'We always had that extra time to do so. But it was also we who created that time for ourselves by batting the way we did'
'We always had that extra time to do so. But it was also we who created that time for ourselves by batting the way we did' ©BCCI

While it's incredible that both of you ended up with some amazing numbers in Test cricket, there are some who believe that your real value as batters should be measured by the impact you had on games..

I agree but impact is something that comes into question after the match. You can't think about it while you're batting. When I made that 83 off 60 balls in Chennai (against England in 2008), I remember my attitude that evening was I have to put every boundary ball away. We have enough players to save this Test but if my aggressive approach comes off at the top of the order, then we will be in a position to chase this down. I guess that's how you make an impact on matches and results. But again people call it an impactful innings only if it results in victories for your team.

You and David have also spoken about your own dismissals very differently to other batters. As in, both of you have this rare ability to contextualise in a way where you judge them based on what your intent was rather than the outcome. Warner spoke last year before his double-hundred at the MCG in his 100th Test about how going back to being his ultra-positive self was his best way of bringing the best out of himself.

When we play a bad shot, we also admit to ourselves that it was a bad shot. But we also then think that it was an opportunity to score runs and I got out in that attempt, which is fine. We won't go overboard with analysing it then. But there are times when we are also very critical of ourselves but at the end of the day, we back ourselves to execute the same shot better next time around. I might have got out a 100 times playing the cut shot, but I've also scored 3000-4000 Test runs with that square cut. Similarly, David Warner has scored loads of runs with his cut and pull shot but he's got out while playing them too. Our mind-set always stays positive. We don't focus on the dismissal but on how to make sure the next time we get that delivery, we hit it for a four or six.

It's quite remarkable that you two played the way you did and still managed to play over a 100 Tests. There have been so many "Test specialists" who couldn't do that. Both of you stayed true to yourself till your final Test.

It's important that we've known our own games very well. A lot of people told me if I changed my game, I could play for longer. But I always believed in staying true to my approach and David has done the same. He had a couple of lean years in between but I think that was because he did change his approach slightly and wasn't as aggressive as earlier. But you see how he's gone back to scoring runs once he's gone back to his true self. I remember even I had a bad patch in 2006-07 but I stuck to my guns and didn't succumb to all the advice coming my way.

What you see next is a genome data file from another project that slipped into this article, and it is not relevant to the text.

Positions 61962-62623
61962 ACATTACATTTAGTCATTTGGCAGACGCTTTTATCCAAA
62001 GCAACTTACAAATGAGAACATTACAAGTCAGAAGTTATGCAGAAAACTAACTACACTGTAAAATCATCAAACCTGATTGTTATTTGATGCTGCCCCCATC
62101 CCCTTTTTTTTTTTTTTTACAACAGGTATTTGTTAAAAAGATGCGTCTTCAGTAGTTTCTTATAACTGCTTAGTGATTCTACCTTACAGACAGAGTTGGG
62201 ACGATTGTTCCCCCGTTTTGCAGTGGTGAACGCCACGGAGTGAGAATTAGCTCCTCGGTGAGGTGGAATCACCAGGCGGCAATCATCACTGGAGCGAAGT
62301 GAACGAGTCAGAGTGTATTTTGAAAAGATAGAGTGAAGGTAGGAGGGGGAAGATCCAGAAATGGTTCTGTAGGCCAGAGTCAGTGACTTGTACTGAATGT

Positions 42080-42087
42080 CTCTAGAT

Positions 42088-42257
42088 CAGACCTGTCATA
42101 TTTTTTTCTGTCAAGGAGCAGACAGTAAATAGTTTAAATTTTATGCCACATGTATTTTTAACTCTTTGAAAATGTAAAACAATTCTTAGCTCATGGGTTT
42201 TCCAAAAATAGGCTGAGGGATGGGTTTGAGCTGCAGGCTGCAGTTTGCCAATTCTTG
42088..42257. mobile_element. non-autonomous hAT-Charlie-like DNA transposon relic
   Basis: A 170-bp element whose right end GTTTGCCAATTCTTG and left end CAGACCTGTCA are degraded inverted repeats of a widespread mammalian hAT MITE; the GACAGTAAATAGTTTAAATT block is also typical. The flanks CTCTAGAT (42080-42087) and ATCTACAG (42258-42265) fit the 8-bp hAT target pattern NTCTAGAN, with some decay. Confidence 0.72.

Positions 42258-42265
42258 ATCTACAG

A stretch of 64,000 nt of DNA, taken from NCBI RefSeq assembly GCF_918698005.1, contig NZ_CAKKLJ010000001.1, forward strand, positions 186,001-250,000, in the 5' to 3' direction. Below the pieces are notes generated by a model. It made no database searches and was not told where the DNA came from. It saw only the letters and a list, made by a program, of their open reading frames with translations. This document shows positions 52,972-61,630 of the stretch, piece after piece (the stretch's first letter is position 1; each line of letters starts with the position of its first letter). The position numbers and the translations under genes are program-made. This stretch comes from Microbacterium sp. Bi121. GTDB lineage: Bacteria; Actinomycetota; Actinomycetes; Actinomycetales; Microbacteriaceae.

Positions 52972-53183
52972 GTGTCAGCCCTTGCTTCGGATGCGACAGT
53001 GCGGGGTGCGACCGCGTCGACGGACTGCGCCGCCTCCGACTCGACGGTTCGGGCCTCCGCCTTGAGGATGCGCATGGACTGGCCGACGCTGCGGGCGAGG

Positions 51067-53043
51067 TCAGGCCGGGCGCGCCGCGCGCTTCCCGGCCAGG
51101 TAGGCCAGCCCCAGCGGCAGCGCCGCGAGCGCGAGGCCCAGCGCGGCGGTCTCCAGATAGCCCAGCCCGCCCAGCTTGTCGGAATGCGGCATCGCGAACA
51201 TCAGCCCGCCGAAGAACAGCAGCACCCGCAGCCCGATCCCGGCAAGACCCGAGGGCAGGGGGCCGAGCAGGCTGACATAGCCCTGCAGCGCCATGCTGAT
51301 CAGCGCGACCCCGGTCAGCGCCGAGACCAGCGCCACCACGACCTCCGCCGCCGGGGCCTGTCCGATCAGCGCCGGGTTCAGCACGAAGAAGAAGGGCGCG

The best part about being as aggressive as David and me is that whenever we came off, we could make double and triple hundreds. And as a result of that, you end up getting a few extra innings than others to find your form back if you do go through a tough phase.

No wonder both of you ended up scoring triple-centuries while so many of the classical Test batters didn't get close.

We always had that extra time to do so. But it was also we who created that time for ourselves by batting the way we did.

There is also always talk about players like you guys getting affected more than others as you age in terms of reflexes and even with your hand-eye coordination slowing down. Was it a challenge for you and have you seen it be a challenge for him too?

I don't think so. Just look at his last century against Pakistan. It was a big hundred. Basically, after a certain age, if you maintain your body and mind the way they should be, you can get through those natural changes. I agree that your eye-sight and reflexes can slow down, but you can work on them. David is such a fit guy.

I personally don't think he should retire from Tests based on the way he's batting. But as you age and get to 35-36, you start thinking about off-field matters, like your family and your kids. I can't see any issue with his reflexes or fitness owing to age. I think he's mentally decided that he doesn't want to play Tests anymore.

I'm sure he will continue playing T20 cricket for a long time to come.

I remember the time after your Test career ended, there was this big hole at the top of the order for India and the eventual resignation that they won't be able to find another Virender Sehwag. Do you see a similar situation with Warner in Australia?

I don't think there will be another David Warner for Australia. The fact that he's made 26 Test tons and has nearly 9000 runs after batting in the style that he has is extraordinary. How do you find someone else to do that? You might find someone who could pull it off over a handful of Tests but to do that over a 100 Tests is something else.

Is there a David Warner Test knock that jumps out as having been your favourite?

It has to be that 180 he made at the WACA against us in 2011. It was outstanding batting and he'd made the century by the tea-break and also finished the match off single-handedly by then. It was also an innings that summed up David Warner the Test batter, the ability to finish the game off like that and so quickly and what he's gone on to achieve is very special.